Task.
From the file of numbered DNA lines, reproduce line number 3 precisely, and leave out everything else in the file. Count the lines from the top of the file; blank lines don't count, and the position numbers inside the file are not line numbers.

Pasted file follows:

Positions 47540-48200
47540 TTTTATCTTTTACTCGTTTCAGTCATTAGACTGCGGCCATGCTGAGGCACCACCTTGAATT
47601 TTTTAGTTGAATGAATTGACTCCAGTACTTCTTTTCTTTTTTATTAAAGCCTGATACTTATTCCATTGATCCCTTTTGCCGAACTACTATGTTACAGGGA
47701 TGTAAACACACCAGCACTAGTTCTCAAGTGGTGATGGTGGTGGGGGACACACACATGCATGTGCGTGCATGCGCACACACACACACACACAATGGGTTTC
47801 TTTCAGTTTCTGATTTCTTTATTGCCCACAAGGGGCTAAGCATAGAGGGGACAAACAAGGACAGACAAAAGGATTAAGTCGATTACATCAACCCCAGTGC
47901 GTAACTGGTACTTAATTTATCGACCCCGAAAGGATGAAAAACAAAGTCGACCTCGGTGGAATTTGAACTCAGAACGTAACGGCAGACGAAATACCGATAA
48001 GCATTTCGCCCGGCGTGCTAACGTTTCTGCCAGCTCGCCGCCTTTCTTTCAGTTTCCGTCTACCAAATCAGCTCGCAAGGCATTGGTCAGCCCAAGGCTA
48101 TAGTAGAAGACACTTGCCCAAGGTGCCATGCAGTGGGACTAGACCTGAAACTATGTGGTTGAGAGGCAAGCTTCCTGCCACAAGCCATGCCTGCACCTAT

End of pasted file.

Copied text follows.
47601 TTTTAGTTGAATGAATTGACTCCAGTACTTCTTTTCTTTTTTATTAAAGCCTGATACTTATTCCATTGATCCCTTTTGCCGAACTACTATGTTACAGGGA